Browsing: Subcultures of Gaydom

September – October, 2010

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BEAR IDENTITY is inked into my flesh now. I turned fifty in August 2009 and, rather than marking my minor midlife crisis with an affair (too complicated) or a fancy car (too expensive), I opted for a tattoo sleeve, which took months to complete. Among the many symbols of sufficient import to me to wear permanently on my skin is a bear paw, a big one covering the inside of my upper left arm. This visual identification with the gay bear subculture seems timely, for 2010 appears to be my Annus Ursi, Year of the Bear.

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Mr Isherwood Changes Trains: Christopher Isherwood and the search for the 'home self'by Victor Marsh Clouds of Magellan
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IN 1965 AT UCLA, I took a class from Christopher Isherwood, and I recall him saying, “All I can do is to tell stories about my life.” He noted that he found support for this idea in Carl Jung’s Memories, Dreams, Reflections, which had been translated recently into English. And he pointed to Hans Christian Andersen’s “The Snow Queen,” in which “every flower … dreamed its own fairy tale, or its story.” Victor Marsh begins Mr. Isherwood Changes Trains with a discussion of the postmodern concept that the self doesn’t really exist …

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“WHAT The Well of Loneliness did for the man-woman, this most unusual tale does for the woman-man.” This is how an early gay classic was blurbed in advertisements and on the dust jacket flap by Samuel Roth, its first publisher, in 1933. A Scarlet Pansy, by Robert Scully (possibly a pseudonym), is a skillful and mature American novel about forbidden sex, complete with sensational packaging. That a book like A Scarlet Pansy could be displayed and sold openly in 1933 is itself remarkable.

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The Bad Life, a best-selling memoir by Frédéric Mitterrand, the openly gay minister of culture in the government of Nicholas Sarkozy (and nephew of a past president of France, François Mitterrand), …

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The Lost Library: Gay Fiction Rediscovered Edited by Tom Cardamone
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TOM CARDAMONE invited 27 other gay authors to submit pieces about their “favorite out-of-print gay books or forgotten titles.” At the same time, he says in his introduction to the resulting anthology, he was looking for works of fiction that had been excluded from the “gay canon”: works that “embodied a diversity and history that was either pre-Stonewall or went far beyond the available urban story,” including “campy pulp paperbacks.” It was an admirable goal. I assume he is both exhilarated and somewhat disappointed by the outcome.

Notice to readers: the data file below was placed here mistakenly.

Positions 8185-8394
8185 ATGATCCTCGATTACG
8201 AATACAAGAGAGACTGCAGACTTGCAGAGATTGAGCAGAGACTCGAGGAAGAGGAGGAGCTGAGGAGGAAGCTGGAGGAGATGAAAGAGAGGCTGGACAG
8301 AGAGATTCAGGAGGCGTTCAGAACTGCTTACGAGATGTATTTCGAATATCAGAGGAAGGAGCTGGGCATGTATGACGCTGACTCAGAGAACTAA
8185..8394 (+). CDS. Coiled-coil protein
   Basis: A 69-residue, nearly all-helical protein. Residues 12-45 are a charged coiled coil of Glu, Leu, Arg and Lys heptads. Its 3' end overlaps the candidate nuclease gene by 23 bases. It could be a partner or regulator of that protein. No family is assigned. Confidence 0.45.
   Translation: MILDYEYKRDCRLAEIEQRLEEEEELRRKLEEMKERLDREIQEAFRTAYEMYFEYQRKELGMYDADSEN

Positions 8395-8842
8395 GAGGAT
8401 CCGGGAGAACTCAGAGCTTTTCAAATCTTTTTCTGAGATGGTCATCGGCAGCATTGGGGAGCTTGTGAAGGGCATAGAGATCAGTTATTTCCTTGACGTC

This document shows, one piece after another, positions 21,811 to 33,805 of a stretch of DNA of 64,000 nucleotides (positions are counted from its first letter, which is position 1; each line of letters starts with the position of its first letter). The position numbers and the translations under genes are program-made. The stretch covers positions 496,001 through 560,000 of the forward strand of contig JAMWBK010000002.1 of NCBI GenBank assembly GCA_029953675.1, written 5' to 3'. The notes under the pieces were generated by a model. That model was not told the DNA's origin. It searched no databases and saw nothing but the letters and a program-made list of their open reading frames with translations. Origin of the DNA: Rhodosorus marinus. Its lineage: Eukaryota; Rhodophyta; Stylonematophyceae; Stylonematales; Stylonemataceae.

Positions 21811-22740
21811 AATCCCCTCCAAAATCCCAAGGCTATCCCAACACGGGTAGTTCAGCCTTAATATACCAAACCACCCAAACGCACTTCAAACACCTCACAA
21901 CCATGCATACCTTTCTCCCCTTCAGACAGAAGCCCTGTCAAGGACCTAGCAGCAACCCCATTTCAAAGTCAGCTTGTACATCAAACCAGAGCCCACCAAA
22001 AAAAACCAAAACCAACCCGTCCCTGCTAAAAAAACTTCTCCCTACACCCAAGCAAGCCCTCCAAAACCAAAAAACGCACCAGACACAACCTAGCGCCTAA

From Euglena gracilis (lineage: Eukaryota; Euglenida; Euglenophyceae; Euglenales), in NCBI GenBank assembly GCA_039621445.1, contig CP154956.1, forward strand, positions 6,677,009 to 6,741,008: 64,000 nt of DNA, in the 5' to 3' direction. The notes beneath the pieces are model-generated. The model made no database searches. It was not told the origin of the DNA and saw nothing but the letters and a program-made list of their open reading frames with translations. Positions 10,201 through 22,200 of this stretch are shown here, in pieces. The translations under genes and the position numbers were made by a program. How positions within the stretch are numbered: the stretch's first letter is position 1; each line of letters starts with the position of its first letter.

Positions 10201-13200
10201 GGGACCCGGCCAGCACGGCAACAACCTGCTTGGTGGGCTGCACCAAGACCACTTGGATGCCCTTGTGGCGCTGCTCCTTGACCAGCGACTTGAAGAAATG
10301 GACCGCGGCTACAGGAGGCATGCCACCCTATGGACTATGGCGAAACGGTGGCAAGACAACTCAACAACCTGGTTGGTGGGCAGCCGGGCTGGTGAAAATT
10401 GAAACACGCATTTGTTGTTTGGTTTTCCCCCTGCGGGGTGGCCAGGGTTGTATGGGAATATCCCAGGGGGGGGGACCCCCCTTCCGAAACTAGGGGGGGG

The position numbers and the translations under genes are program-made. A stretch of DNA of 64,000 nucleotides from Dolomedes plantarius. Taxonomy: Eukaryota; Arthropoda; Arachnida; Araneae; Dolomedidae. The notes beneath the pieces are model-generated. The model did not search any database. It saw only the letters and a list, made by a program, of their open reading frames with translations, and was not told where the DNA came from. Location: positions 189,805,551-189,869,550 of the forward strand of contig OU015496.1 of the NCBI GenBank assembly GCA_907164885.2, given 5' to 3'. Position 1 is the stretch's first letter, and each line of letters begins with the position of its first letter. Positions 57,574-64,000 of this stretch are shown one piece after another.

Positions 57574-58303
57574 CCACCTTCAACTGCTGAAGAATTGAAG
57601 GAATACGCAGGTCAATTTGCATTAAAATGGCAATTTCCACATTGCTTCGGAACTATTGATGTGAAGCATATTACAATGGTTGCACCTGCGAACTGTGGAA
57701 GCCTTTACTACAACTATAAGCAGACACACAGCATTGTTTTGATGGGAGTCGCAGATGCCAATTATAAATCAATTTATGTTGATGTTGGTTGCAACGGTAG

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DECLARING that she must distance herself “from this complicity with racism,” Judith Butler publicly rejected the 2010 Civil Courage Award at Berlin’s Gay Pride Celebrations, known in Germany as Christopher Street Day or CSD. This decision by one of today’s preeminent intellectuals provoked a scandal, but two factors prevented her statement from having its full effect: a reference to commercialism that sidetracked the mainstream press reception; and an insufficient explanation for the charge of racism.

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UNLESS YOU SPENT the spring and summer in a monastery, you will have heard the news that country singer Chely Wright broke new ground in that historically conservative world by coming out as a lesbian.

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A review of The Harvard Psychedelic Club: How Timothy Leary, Ram Dass, Huston Smith, and Andrew Weil Killed the Fifties and Ushered in a New Age for America by Don Lattin.

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Takes on the news of the day.

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